Banks hope futuristic flagships can tempt new customers
By Lionel Laurent
VELIZY, France (Reuters) - Installation art, interactive walls and a robot doorman; the flagship branches of the world's top banks have come a long way from the iron grilles and potted plants of old.
To compete against online-only rivals and to attract a new generation of customers to branches, banks are installing sleek interiors and hi-tech gadgetry.
ATMs that read fingerprints, touch-screen desks to flick through your finances and videoconference units for expert advice are all on display at payments-technology firm Wincor Nixdorf's WING.DE showroom in the Paris suburb of Velizy.
"Banks are investing a lot in their retail branches," said Steve Bousabata, head of Wincor's French banking services arm. "They want customers to come back."
The reason is clear: after years of relying on branches to drive retail revenue, European banks expect such networks to supply only 62 percent of sales by 2020 from today's average of 81 percent, according to Equinox Consulting.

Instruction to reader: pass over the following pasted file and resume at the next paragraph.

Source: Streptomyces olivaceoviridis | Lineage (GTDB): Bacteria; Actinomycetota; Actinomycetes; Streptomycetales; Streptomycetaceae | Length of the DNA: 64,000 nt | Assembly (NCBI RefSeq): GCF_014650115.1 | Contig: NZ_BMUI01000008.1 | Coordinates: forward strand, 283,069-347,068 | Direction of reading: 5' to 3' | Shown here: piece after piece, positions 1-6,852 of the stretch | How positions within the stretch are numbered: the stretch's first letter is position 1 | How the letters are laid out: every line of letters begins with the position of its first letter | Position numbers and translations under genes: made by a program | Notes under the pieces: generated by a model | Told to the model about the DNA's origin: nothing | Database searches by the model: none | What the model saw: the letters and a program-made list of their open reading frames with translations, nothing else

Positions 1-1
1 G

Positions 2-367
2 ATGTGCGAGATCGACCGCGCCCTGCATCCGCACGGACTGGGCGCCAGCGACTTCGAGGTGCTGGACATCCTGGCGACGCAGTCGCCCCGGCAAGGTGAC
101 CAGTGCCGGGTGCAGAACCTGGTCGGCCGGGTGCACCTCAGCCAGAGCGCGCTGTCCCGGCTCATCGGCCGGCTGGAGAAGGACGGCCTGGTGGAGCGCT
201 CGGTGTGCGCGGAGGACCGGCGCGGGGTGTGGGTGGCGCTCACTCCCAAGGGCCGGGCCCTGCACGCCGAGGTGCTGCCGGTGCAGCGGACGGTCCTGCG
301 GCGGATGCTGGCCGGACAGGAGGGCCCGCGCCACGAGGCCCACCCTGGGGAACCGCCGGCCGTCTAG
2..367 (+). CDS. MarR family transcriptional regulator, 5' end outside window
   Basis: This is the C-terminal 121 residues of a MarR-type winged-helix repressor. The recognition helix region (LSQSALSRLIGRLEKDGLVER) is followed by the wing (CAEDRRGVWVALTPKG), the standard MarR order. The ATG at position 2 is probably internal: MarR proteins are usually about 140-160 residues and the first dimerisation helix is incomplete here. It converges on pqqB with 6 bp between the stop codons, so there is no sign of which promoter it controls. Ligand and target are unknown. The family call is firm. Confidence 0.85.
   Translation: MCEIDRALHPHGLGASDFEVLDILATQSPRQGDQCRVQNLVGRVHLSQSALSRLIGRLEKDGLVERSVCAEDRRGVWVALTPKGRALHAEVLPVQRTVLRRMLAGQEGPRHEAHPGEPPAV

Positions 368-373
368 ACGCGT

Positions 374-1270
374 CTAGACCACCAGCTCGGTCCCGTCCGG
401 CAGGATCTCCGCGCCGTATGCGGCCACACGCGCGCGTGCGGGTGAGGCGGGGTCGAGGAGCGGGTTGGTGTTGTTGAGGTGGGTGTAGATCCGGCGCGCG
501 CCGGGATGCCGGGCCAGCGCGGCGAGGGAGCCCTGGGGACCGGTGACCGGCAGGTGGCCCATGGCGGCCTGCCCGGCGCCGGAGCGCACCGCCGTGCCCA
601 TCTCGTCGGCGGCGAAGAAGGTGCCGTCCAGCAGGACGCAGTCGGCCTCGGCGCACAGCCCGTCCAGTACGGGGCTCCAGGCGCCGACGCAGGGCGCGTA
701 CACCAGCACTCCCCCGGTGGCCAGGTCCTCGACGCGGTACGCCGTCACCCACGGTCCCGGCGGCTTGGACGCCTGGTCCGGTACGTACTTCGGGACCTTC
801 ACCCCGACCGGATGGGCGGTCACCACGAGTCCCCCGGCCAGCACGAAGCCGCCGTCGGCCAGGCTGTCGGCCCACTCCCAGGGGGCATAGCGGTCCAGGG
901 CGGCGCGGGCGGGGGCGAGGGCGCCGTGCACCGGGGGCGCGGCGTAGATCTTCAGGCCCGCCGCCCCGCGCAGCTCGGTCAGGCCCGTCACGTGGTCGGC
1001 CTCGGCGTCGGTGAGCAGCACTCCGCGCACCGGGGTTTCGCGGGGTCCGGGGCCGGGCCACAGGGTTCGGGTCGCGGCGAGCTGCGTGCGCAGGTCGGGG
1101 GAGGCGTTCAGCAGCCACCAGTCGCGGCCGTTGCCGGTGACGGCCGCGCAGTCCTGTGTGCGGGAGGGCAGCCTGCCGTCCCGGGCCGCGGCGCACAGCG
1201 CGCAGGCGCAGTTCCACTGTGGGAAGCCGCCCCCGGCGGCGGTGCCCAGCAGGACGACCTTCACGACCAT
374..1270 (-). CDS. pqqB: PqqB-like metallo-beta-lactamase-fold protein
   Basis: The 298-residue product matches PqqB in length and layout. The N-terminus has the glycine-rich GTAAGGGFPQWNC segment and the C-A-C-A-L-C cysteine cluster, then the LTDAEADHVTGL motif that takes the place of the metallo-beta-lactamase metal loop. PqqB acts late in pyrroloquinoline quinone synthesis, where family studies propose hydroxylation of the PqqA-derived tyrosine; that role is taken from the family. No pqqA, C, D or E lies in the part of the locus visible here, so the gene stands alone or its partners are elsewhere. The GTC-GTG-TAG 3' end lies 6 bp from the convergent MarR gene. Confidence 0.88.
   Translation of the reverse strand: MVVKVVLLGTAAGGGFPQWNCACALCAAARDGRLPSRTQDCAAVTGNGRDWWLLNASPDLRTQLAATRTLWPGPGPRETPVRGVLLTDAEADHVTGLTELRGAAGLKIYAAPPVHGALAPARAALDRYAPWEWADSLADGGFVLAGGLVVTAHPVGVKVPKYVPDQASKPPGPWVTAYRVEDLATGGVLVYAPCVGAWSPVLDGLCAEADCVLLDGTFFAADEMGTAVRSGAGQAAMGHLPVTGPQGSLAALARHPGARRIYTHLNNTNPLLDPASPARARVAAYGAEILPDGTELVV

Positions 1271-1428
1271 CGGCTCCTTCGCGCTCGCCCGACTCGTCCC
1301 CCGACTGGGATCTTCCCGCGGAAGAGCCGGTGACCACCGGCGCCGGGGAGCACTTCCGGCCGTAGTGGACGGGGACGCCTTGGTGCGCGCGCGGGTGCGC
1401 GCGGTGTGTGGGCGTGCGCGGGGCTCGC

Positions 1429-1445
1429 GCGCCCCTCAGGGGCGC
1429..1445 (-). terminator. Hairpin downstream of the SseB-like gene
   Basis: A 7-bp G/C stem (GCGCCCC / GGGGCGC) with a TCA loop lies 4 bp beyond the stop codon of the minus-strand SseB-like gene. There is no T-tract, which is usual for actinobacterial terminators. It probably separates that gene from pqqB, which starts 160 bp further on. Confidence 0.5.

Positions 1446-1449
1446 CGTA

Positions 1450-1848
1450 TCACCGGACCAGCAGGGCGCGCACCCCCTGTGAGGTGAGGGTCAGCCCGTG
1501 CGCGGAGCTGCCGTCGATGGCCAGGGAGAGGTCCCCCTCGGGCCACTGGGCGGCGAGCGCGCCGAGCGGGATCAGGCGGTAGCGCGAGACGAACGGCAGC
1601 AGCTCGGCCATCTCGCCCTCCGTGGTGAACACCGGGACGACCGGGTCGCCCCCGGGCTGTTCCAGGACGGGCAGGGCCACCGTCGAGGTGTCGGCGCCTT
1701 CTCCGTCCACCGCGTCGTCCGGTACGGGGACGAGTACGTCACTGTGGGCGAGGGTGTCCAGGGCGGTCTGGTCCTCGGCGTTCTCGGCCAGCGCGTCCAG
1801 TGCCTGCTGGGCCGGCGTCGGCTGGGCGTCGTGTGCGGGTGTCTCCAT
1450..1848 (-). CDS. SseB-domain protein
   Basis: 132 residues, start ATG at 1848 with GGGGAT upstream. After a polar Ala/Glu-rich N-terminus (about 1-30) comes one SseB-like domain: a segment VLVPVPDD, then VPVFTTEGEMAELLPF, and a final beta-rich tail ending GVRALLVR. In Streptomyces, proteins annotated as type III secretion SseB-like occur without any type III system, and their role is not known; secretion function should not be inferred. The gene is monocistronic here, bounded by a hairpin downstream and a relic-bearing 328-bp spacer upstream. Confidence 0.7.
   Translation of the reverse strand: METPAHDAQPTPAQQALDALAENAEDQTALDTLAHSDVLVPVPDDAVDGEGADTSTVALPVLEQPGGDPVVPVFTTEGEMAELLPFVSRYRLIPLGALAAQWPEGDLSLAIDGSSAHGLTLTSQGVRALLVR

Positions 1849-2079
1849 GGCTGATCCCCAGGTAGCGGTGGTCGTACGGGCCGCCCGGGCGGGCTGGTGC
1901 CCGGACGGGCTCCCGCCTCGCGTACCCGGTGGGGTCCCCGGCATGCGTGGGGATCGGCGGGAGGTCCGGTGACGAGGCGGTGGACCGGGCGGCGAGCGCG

Banks, especially those still nursing losses from the financial crisis, are under pressure to cut costs and are balancing the need to pare back branch networks by sprucing up select outlets.
But branches are still the first point of contact for many customers and are still the primary location for product sales like mortgages, new accounts and insurance, underlining the importance of upgrading them for a more tech-savvy generation.
The difficulty is knowing exactly what belongs in the branch of the future and what is better left behind. Continued...